Early morning moose encounter.  Photo by: Camille Egdorf

Early morning moose encounter. Photo by: Camille Egdorf

Streamers, woolley buggers, mice, and smolt patterns have been the bugs of choice. Deep eddies, and submerged logs are still holding large amounts of fish, rainbows, grayling, and dollies combined. More salmon are being spotted everyday, most of which are Chums, or Dog salmon. During the evenings everyone will sit on the picnic table and watch salmon push up river. For awhile there was a little competition going on who would see the first king. I never did hear what the stakes were but a king never was spotted.

Photo by: James M.

Photo by: James M.

John and Patty stayed for three days and then headed back to the real world. It was a joy to have them both in camp. It’s not very often that you come accross such nice people as them. Drake, Brett’s brother, also decided to leave camp early. Apparenty he couldn’t hack the mosquitoes and bombardment of sh*t talking the guides and his brother gave him….haha….just kidding Drake!! We all missed you and camp was surly a little quieter without you around! Hope we will see you back up here again soon!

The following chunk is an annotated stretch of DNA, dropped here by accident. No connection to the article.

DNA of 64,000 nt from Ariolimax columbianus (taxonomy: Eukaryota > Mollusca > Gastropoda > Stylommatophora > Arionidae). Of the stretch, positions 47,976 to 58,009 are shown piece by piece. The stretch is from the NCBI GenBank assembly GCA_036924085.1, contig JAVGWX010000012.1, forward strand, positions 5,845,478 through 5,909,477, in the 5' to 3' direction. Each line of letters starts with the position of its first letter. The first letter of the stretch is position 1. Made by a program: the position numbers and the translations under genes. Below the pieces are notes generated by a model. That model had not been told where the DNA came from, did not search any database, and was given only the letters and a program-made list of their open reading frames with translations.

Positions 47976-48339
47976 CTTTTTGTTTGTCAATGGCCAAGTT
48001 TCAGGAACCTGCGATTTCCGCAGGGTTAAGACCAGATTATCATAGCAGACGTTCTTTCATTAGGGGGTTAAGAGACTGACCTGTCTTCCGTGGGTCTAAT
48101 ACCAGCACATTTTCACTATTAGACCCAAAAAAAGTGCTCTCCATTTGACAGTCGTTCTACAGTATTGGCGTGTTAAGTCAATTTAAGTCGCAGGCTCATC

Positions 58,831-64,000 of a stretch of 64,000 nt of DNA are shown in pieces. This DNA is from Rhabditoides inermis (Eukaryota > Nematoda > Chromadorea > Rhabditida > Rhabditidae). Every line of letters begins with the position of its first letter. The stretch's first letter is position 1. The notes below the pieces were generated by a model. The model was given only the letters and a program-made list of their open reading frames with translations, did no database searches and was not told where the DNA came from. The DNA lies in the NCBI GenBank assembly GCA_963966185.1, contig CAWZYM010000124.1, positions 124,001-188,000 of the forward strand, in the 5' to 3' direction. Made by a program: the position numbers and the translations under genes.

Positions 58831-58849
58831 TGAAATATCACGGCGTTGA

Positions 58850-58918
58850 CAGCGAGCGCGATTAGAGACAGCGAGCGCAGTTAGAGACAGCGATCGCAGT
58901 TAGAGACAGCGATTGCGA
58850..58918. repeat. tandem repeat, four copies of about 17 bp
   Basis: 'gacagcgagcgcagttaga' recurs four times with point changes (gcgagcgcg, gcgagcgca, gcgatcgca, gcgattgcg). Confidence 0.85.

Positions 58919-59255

The week was nothing but fun. There’s nothing like having a camp full of appreciative people who enjoy just being out in the boonies. There’s not very many places like this left and when it’s shared with the right people it gives you hope that it will someday be protected and threat free. Alaska is our last frontier, and we need to do whatever we can to keep it wild. The fish forcast for the next several weeks is nothing but bent rods. If your scheduled for a week this summer……be prepared and ready for some serious lip rippin!! See you on the water!

Go Daddy! (June 19-26)

Go Daddy (June 19-26)

Photo by: Nick Meilander